So on this Día de los Muertos, remain vigilant and do not forget… in Ayotzinapa, 43 are missing.

$100. Ayotzinapa: Faltan 43 - Mark Vallen. Monoprint. 6 x 8 inches. 2014.
Purchase your print here.

Artworks by Mark Vallen ©

Four examples from the print series that show the differences in each print.

“The Gaze”: Silkscreen Print

The Gaze - Silkscreen print by Mark Vallen ©The Gaze” - Black & White serigraphic print. 1980
(c) Mark Vallen. Hand pulled by the artist
Dimensions: 17.5″ x 23″ inches
Signed and numbered by the artist
Edition of 16
Signed and number copies of this print can be purchased here

I created this silkscreen portrait print of a young woman in 1980. During that period I was doing quite a lot of work in serigraphy, generally making prints of a political nature. As evidenced in the above, I was also interested in creating works of a more personal disposition. Though trained in modern methods of silkscreen printing, I never liked transferring photographic images onto a screen using chemicals and emulsions or even by means of laboriously cutting paper or film stencils. I have always enjoyed a “hands on” approach to serigraphy; drawing directly on the screen so that the gesture of drawing becomes part of the print.

Because of that preference, I developed a method of drawing directly onto the screen using oil-based lithographer’s pencils and crayons, complemented by painting lithographer’s touche onto the screen with a brush as if I were painting a canvas. Once dried I then flooding the screen with water-based glue. The “stencils” produced bore results akin to lithographic techniques, allowing for great spontaneity, subtle gradations in tone, remarkable textures, and best of all - since one could never fully control the medium - finished prints that were full of surprise and “the artist’s hand”.

While I did create prints in color, I had, and still have, a preference for prints in black and white, which on the whole I feel are more enigmatic and melancholy - which suits me fine. Some of my favorite silkscreen works from that period of experimentation were created by using the method I explained in the above. Of those prints I especially like The Gaze. Similar black and white serigraphic prints I created during those days will be available on this web log in months to come.

MAY DAY POSTER

"MAY 1, UNITE" - Mark Vallen. 1980. © Silkscreen 11.5 x 17 inches. Printed in Day-Glo inks. Bourgeois - You Have Learned Nothing!

"MAY 1, UNITE" - Mark Vallen. 1980. © Silkscreen 11.5 x 17 inches. Printed in Day-Glo inks. Bourgeois - You Have Learned Nothing!

Limited edition, hand-signed prints of MAY 1, UNITE are available here.

I created my print as a celebration of International Workers Day, or May Day, which is observed annually around the world on May 1st. The origin of May Day has its roots in the American labor movement.

On May 1, 1886, workers in the U.S. mounted a general strike across the country in order to win the eight hour day. On May 4, 1886, at a striking workers demonstration at Haymarket Square in Chicago, Illinois, an unidentified assailant tossed a bomb at police who were attempting to clear the square; in response police fired directly into the crowd. When the smoke cleared, four workers were dead and some seventy were wounded, while seven police officers had been killed. Many in the worker’s movement suspected that agent provocateurs were behind the bombing.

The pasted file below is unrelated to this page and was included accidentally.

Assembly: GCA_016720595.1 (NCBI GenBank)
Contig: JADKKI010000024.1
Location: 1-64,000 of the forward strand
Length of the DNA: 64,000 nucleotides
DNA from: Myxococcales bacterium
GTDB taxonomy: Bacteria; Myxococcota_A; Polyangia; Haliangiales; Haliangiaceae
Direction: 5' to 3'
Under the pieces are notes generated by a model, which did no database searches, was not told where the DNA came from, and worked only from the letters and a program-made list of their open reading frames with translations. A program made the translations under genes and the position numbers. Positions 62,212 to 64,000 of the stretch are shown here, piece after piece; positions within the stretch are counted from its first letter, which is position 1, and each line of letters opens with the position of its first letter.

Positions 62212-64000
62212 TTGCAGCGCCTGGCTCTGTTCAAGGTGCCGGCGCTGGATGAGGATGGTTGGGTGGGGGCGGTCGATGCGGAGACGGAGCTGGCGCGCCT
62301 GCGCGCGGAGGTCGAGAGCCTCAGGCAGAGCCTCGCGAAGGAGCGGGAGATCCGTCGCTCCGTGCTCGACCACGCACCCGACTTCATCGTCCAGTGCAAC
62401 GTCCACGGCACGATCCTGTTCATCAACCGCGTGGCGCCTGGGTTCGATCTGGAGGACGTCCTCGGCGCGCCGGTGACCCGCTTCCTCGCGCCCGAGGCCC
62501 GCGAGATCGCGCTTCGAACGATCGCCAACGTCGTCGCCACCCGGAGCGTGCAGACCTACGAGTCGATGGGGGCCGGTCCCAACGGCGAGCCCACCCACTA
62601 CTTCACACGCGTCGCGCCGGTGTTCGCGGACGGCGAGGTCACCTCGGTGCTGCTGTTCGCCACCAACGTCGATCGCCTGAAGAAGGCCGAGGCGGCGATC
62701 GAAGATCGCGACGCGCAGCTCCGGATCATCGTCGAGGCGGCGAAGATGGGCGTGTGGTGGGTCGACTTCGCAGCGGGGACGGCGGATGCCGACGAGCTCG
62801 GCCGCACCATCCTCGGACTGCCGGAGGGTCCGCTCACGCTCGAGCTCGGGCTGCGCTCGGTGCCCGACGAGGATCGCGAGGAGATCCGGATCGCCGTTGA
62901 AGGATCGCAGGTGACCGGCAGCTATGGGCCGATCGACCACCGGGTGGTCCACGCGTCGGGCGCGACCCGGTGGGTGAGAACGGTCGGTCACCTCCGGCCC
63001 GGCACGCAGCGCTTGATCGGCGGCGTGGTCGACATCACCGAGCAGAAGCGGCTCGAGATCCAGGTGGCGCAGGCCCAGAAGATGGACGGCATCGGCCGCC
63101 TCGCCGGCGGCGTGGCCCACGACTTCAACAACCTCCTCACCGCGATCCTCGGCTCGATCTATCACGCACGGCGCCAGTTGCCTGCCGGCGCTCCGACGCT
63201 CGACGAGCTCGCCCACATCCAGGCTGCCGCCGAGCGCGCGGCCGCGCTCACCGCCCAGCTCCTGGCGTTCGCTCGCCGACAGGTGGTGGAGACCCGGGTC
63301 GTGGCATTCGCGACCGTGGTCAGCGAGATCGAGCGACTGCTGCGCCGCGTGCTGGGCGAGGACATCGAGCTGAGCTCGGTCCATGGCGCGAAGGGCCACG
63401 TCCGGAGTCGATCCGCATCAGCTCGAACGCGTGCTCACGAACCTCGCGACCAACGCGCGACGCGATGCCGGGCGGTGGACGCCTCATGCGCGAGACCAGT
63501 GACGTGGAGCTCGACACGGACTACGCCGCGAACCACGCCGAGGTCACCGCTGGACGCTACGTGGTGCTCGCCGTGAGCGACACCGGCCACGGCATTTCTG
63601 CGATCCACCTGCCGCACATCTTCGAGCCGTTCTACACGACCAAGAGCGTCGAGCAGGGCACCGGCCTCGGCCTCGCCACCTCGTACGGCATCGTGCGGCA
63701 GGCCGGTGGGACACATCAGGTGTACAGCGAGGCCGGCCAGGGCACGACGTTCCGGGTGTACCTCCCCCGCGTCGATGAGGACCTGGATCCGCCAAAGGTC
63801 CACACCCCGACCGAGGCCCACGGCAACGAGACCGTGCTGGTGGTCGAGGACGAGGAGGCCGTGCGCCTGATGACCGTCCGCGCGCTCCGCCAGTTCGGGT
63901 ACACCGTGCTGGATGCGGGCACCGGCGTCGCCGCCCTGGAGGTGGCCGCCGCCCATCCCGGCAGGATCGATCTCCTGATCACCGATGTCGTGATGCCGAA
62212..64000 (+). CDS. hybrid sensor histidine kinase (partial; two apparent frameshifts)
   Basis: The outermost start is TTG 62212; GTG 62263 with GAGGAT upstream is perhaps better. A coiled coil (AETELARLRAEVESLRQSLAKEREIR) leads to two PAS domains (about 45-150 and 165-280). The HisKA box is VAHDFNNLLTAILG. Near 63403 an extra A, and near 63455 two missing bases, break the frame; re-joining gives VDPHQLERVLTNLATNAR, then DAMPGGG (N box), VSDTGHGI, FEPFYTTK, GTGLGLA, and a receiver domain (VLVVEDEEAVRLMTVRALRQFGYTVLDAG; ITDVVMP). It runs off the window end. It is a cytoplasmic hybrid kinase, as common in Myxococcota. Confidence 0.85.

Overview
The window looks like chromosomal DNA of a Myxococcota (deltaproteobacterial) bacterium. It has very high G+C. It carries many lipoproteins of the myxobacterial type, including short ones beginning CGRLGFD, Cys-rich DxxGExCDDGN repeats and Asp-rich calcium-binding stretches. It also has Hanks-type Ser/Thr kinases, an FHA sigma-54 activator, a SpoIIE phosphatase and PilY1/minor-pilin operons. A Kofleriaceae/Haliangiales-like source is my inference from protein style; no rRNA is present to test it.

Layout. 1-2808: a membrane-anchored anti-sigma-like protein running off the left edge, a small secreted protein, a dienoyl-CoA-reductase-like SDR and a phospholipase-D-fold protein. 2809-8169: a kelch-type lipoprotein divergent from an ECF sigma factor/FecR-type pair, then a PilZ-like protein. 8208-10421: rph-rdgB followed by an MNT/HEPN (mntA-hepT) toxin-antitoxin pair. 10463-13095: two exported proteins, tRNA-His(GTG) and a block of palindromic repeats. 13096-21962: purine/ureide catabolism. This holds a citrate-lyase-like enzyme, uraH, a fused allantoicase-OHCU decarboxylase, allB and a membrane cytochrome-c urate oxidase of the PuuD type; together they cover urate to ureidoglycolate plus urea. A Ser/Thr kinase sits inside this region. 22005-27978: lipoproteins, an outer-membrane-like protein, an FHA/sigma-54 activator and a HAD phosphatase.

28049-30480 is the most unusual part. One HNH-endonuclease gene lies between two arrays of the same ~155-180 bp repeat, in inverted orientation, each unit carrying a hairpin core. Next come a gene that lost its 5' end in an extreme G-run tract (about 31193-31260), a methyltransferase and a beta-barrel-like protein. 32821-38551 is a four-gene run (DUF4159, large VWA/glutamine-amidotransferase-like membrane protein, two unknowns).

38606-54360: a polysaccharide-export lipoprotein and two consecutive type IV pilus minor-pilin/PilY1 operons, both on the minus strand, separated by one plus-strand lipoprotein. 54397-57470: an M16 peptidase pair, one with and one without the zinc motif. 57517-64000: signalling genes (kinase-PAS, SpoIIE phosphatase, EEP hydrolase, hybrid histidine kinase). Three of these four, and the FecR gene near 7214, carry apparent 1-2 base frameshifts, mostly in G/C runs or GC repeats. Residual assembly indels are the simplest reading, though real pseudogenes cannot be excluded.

State authorities reacted by attempting to break the back of the labor movement, raiding its meeting halls and arresting dozens of its leaders. Eventually eight anarchist activists were charged with the bombing and a kangaroo court found all of them guilty as charged. On November 11, 1887, four of the defendants were taken to the gallows and put to death. One of them, August Spies, yelled out just prior to his hanging, “The time will come when our silence will be more powerful than the voices you strangle today!”

Peace Press Graphics: 1984

In August of this year I announced that a number of my early graphic works would be included in the museum exhibition, Peace Press Graphics 1967-1987: Art in the Pursuit of Social Change, at the University Art Museum at California State University Long Beach (CSULB). The exhibit is an important showing of over 100 historic posters and flyers published by Peace Press, a Los Angeles collective that once ran a professional print shop serving the local and national needs of activist political groups and organizations. The exhibit will close Dec. 11, 2011, and because of its relevance to current events I wanted to bring attention to the history of one of my exhibited artworks - a flyer titled 1984.

"1984" - Mark Vallen ©. 1984. Offset flyer. Used to publicized the Anti-War Art Exhibition held during the 1984 Los Angeles Summer Olympics.

"1984" - Mark Vallen ©. 1984. Offset flyer. Used to publicized the Anti-War Art Exhibition held during the 1984 Los Angeles Summer Olympics.

The 1984 flyer publicized the Anti-War Art Exhibition, an art show I curated at a venue in Venice, California with assistance from Shock Battalion, the now defunct 80s era arts activist collective I founded during that period. From July 27 to August 13, 1984, the exhibit displayed contemporary and past anti-war art from around the globe; drawings by Japanese atom bomb survivors (hibakusha), children’s art from the war zones of El Salvador, reproductions of the photomontage works of John Heartfield, works from local southern California artists, and so much more. 1984 was one of nine separate flyers I created to publicize the exhibition, all of which are in the Peace Press Graphics exhibit catalog, and five of which are on display at the University Art Museum.